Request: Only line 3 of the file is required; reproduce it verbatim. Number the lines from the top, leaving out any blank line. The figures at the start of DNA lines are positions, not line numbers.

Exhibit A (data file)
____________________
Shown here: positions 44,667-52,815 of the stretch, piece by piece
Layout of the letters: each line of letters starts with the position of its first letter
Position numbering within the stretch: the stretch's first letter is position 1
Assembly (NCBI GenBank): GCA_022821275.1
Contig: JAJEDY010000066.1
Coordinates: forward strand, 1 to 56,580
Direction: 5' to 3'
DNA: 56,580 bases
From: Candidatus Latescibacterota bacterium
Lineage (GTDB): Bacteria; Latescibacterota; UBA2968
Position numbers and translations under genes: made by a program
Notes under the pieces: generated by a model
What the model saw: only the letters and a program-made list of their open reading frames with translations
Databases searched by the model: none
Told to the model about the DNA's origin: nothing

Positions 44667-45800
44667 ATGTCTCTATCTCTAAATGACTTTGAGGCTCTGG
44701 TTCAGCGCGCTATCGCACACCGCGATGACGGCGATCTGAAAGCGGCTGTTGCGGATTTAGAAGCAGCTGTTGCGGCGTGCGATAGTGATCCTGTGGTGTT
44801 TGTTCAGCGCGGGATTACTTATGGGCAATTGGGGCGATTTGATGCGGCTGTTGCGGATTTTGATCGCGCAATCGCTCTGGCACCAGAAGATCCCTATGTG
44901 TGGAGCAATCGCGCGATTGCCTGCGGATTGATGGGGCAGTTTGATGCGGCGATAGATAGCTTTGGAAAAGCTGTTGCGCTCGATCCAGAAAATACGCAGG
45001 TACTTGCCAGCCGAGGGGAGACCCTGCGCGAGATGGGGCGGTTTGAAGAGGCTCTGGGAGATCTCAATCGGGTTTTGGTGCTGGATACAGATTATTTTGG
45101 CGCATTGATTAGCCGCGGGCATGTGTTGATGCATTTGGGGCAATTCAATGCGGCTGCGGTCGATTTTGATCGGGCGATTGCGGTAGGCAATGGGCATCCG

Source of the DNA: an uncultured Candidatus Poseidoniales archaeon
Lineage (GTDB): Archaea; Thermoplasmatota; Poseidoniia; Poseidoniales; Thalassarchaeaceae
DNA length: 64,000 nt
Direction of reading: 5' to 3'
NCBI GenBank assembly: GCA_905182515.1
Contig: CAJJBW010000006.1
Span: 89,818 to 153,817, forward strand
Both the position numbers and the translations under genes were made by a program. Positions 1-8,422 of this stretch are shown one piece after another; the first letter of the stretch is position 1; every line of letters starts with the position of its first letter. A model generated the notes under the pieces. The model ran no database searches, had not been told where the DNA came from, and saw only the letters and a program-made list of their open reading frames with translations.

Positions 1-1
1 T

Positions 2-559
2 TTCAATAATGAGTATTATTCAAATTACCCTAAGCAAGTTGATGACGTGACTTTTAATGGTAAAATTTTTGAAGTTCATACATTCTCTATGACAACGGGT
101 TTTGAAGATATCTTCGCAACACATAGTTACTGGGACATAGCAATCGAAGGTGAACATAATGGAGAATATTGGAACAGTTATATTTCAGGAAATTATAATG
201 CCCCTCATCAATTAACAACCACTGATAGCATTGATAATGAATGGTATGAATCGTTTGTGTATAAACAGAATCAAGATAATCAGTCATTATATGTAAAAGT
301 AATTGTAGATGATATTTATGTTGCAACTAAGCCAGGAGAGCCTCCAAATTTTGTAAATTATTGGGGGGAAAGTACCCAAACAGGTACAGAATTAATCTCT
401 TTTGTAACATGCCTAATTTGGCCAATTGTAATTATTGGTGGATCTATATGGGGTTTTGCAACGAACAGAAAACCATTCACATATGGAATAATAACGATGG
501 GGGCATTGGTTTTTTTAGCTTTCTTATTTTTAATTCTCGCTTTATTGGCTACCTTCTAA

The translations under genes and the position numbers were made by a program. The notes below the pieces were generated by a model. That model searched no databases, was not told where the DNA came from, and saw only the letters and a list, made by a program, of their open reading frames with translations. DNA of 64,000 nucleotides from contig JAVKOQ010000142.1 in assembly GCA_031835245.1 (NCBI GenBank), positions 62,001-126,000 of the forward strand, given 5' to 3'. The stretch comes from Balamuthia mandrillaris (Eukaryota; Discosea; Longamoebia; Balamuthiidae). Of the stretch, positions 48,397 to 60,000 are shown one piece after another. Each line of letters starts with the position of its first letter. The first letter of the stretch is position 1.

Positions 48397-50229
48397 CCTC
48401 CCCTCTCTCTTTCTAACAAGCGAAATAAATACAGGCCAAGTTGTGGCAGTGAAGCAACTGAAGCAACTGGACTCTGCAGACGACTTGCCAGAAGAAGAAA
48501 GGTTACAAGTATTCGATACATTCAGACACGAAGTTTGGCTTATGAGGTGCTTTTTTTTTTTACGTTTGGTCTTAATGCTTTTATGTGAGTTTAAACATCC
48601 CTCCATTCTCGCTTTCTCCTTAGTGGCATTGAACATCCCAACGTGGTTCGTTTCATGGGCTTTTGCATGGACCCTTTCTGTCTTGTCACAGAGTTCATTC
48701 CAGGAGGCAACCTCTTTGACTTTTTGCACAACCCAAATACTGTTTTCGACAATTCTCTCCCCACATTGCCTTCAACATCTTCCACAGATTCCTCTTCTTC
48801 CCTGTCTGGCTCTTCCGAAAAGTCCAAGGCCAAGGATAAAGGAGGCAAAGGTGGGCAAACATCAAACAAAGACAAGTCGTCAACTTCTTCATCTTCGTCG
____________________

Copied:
Position numbering within the stretch: the stretch's first letter is position 1